𝙒𝙝𝙮 𝙮𝙤𝙪 𝙨𝙝𝙤𝙪𝙡𝙙 𝙝𝙖𝙫𝙚 𝙖𝙜𝙞𝙡𝙚 𝙩𝙧𝙖𝙣𝙨𝙛𝙤𝙧𝙢𝙖𝙩𝙞𝙤𝙣 𝙘𝙝𝙖𝙢𝙥𝙞𝙤𝙣𝙨
In this article, we'll explore the benefits of setting up a team of champions with the mission of helping with a transformation, be that agile, or digital.
We'll delve into what champions are, how to recruit them and they'll also be actionable takeaways for you to experiment with in your own transformations.
If you prefer to see this information as a video, check it out on YouTube below;
What are champions?
In true game of thrones trial by combat style, a champion is someone who represents a cause. The Cambridge dictionary defines this as a 'Person who enthusiastically supports, defends or fights for a person, belief, right, or principle.
In the context of a transformation, agile or otherwise, a champion is someone who represents, supports and takes action to try and enable the transformation to be a success.
I've observed and learned from fellow practitioners that many transformations fail. Research from Deloitte suggests that in the past decade, 85% of companies have attempted transformation, whilst only 30% of these have achieved their desired goals.
One reason mentioned for this is the 'top down' approach to a transformation which doesn't foster or support autonomy, nor provide those that are expected to adapt to have their own voice, or to influence the direction of the transformation.
When I'm helping companies transform, I always aspire to get support from champions. I call those that join my squad 'The Guardians of Agility'. We have our own team logo, motto (#PeopleFirst), collaborative spaces and agile ceremonies. We are a cross functional, diverse group of roles and individuals who unite as a team to defend and lead agility.
We do this by identifying and prioritising our backlog of initiatives, ideas and experiments, and sharing transparently how these are progressing as the transformation does.
How to recruit champions?
Firstly, articulate the 'Why' clearly. Let people know what the intent of champions are, the expectations of their time and what they will gain from being involved.
Secondly, put out the call. Come up with your own 'brand' for the champions and get recruiting, or feel free to borrow 'Guardians of Agility'. I don't mind at all.
When you're doing so, consider how you'll be inclusive. I highly recommend the following sort of message when recruiting;
Who are we looking for?
A squad which represents a range of roles across the company from product ownership, tech leads, developers, QA, Scrum Masters, Leadership and otherwise. The Intent is to be inclusive.
Representation from various office locations where possible rather than all being at the same location
Ideally, at least one representative per development team
Top tip - Don't create champions. Look for those that already exist. Are there people in the company that already lead the principles you aspire towards? Are there people already exhibiting the right mindset for change? Identify these people and empower them.
What's in it for the champions you ask?
I offer the champions who join my squad the following.
A free baby groot 'Guardians of Agility - #PeopleFirst sticker!
The opportunity to get stuck in, take ownership and influence change
My gratitude which I hear is worth many imperial credits.
Top tip - Offer something fun and tangible to get people on board and create a sense of unity. For me, it's a sticker that can go on peoples laptops. For you, it might be a coffee cup, T-shirt or whatever you fancy.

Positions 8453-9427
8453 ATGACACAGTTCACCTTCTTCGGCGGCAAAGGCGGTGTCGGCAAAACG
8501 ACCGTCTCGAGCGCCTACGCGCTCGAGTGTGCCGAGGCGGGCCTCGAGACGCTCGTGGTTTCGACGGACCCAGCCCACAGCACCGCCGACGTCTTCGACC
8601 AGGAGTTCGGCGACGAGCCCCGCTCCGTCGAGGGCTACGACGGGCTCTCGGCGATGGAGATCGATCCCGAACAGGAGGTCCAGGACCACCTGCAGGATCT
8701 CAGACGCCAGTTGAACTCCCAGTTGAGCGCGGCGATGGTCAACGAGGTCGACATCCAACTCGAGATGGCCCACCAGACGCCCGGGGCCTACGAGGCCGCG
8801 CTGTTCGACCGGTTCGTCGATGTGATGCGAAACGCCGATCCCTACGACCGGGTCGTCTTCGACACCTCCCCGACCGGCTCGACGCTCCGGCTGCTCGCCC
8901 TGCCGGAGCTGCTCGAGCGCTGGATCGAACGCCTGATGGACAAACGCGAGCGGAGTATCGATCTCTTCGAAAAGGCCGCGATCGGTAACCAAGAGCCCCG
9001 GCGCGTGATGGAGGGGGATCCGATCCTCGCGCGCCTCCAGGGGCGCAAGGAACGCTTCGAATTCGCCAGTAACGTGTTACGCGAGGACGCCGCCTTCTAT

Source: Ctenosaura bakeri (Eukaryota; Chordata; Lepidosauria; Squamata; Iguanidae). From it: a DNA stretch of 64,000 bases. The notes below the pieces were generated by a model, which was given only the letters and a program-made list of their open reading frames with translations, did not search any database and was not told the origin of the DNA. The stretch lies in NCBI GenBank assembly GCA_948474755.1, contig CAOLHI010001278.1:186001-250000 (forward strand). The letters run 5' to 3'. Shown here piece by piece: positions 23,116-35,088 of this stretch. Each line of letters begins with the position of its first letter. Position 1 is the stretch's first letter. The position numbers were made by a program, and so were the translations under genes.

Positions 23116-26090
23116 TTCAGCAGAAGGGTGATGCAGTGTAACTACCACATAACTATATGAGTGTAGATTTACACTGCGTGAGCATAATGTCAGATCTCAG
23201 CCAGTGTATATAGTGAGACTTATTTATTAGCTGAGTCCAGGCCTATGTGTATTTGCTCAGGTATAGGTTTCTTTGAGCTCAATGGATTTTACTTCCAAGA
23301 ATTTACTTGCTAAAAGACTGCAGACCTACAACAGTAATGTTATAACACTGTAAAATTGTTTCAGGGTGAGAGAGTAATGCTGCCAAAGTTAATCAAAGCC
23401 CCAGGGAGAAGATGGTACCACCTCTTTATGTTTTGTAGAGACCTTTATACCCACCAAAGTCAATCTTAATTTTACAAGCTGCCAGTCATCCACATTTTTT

I have my champions, now what?
Publicise who they are. Let people know who your transformation champions are, their roles and what the outcome behind having champions is
Create a squad charter to align on values, goals, strengths, weaknesses and your ways of working. This will be a living and breathing document but will serve as a baseline to align vision and expectations
Be transparent about progress with the wider company. Demo progress to your stakeholders, meet frequently with your customers (The employees of the company) and capture feedback on what you learn. Add these to your backlog and prioritise accordingly
Tackle your backlog in whichever way the team wants to - Be that Kanban, Scrum or otherwise.
Share your stories of how having champions has worked (or not worked) for you. We'll learn as a community from our collective failures and experiment with new methods as a consequence.
Top tip - Crowdsource with your team of champions how they want to work. Don't approach this with your own biases or pre-determined decisions. Be flexible and allow people their voice. They will likely feel more ownership for their ways of working if they are able to suggest them themselves.
So how do I get started?
If you're someone who is more junior and you'd like to be a champion in a transformation, feel free to point the decision makers towards this video. Be brave and take action as not acting is in itself a decision.
If you're a leader of a transformation and you don't have champions, I highly encourage you to consider recruiting them. If you're concerned about doing so, try an experiment.
Top tip - Pilot a squad of transformation champions for a few months and see what the results are. Baseline before and after with a employee net promoter score / pulse style survey to gauge how people are feeling about the transformation at the beginning, and a few months after introducing champions. As you learn, adapt accordingly. What do you have to lose?
Keen to hear the stories from others with using transformation champions. What has worked? What hasn't worked?
How would you approach things differently if you had the opportunity to again?
Don't stop believin folks'